In recent weeks, iVerify examined the phone belonging to Gurpatwant Singh Pannun, a Sikh separatist based in New York, who U.S. prosecutors claim was a target for assassination by an Indian official. iVerify engineers discovered severe crashes in Pannun’s encrypted messaging apps, potentially indicating hacking attempts, according to CEO Danny Rogers. Although the crashes weren’t conclusive proof, they raised concerns given other evidence suggesting Pannun had been targeted. In May, Pannun had a Telegram conversation with Hardeep Singh Nijjar, a Sikh separatist in Canada, who later denied using Telegram when questioned by Pannun. In June, Nijjar was fatally shot, with Canadian Prime Minister Justin Trudeau linking the killing to the Indian government in September.

Pannun disclosed that his phones had been hacked twice before. The U.S. State Department expressed general concern about the misuse of commercial spyware globally but did not directly address India’s alleged involvement. Reports indicate that Indian officials now acknowledge the legitimacy of Apple’s warnings about state-sponsored hacking but suspect Beijing as the culprit. However, China has not been publicly linked to the use of Pegasus, as Israeli defense ministry approval is required for all spyware sales.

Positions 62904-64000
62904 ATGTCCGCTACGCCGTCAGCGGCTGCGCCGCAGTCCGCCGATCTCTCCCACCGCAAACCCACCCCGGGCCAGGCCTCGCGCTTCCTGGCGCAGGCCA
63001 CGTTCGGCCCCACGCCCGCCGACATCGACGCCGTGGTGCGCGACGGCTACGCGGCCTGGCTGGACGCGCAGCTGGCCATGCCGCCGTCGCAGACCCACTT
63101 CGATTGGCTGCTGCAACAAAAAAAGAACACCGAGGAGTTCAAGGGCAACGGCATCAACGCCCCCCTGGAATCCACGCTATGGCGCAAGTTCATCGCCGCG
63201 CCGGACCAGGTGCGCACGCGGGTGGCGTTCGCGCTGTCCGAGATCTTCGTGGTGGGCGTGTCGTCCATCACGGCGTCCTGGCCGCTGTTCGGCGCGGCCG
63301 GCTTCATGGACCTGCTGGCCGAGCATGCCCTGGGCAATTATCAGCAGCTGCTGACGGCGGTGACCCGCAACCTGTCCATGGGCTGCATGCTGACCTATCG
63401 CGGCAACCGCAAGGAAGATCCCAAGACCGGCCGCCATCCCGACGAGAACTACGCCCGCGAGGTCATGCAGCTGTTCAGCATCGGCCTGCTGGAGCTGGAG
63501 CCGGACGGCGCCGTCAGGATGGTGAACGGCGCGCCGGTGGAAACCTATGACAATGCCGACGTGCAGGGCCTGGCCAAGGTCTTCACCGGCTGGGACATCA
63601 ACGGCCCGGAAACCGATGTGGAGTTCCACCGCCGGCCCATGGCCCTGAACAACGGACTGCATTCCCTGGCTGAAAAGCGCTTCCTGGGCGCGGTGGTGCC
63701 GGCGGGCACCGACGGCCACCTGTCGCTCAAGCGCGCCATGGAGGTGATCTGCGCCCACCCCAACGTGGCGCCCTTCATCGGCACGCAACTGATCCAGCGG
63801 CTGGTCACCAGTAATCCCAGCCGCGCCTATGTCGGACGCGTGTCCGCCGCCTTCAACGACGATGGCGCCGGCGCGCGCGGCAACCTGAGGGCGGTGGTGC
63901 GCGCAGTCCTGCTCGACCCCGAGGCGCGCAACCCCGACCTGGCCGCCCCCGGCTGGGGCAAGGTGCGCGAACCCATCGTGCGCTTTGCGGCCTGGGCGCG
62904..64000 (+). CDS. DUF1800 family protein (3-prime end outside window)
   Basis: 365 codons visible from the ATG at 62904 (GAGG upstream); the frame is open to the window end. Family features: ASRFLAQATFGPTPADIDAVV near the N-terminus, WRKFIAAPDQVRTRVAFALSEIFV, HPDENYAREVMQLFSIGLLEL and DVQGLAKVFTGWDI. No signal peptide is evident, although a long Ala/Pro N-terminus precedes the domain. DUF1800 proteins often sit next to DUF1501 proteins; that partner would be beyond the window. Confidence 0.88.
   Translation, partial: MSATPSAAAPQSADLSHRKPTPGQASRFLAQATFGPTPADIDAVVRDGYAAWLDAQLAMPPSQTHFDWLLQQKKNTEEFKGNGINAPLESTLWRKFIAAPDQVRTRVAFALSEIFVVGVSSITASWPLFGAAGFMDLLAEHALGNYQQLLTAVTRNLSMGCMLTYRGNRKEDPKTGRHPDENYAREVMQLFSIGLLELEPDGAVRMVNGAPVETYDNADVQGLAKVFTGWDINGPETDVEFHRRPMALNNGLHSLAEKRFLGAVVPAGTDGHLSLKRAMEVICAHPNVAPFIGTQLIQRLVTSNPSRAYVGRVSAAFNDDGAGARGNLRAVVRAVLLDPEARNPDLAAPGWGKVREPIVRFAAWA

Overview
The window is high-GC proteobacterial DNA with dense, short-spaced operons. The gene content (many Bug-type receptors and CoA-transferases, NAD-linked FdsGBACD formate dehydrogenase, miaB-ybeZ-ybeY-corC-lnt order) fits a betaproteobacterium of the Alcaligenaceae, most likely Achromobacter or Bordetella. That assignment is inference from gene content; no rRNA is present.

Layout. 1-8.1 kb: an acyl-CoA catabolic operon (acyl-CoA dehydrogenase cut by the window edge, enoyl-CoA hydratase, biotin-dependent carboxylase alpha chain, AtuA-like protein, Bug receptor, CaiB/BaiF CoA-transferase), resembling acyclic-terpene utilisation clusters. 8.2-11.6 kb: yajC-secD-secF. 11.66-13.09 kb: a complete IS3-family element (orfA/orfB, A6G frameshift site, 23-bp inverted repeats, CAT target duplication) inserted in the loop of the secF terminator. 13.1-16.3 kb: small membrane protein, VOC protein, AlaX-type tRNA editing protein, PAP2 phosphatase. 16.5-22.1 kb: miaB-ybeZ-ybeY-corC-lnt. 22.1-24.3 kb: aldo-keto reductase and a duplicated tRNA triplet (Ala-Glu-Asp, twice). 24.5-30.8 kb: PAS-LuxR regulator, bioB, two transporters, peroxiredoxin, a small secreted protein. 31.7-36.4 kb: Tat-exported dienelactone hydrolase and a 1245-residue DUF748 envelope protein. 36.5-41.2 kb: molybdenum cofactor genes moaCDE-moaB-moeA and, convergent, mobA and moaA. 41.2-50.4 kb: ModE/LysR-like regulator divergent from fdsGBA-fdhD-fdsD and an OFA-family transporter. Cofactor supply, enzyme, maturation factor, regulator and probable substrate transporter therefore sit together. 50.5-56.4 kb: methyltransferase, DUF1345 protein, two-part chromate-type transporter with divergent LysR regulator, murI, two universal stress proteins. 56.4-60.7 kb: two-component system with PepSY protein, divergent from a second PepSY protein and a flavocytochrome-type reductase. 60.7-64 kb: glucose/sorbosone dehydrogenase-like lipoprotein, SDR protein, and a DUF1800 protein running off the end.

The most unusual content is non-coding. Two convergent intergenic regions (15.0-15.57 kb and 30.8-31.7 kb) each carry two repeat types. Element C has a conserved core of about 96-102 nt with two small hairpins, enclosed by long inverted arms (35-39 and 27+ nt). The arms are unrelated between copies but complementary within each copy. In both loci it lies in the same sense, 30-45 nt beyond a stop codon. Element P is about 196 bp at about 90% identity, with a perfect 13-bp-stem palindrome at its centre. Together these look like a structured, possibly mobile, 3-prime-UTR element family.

Shifting the Power Balance

The Pegasus spyware scandal in India highlights the intricate challenges faced by tech giants operating in increasingly authoritarian regimes. Apple’s clash with the Indian government underscores the delicate balance between corporate interests and the protection of user rights. As the international community grapples with the ethical use of surveillance tools, the story of Pegasus in India serves as a stark reminder of the persistent threats faced by journalists and government critics in an era of increasing digital surveillance.

Donncha Ó Cearbhaill, who heads Amnesty International’s Security Lab, said in a statement that targeting journalists in the course of their work constitutes an illegal invasion of privacy, violating their fundamental right to freedom of expression. He asserted that all nations, including India, bear the responsibility of upholding human rights by safeguarding individuals from unauthorized surveillance.

Activists contend that press freedom in the world’s largest democracy has declined under Prime Minister Narendra Modi’s leadership. According to the World Press Freedom Index by Reporters Without Borders, India has plummeted 21 positions to 161 out of 180 countries since Modi assumed office in 2014.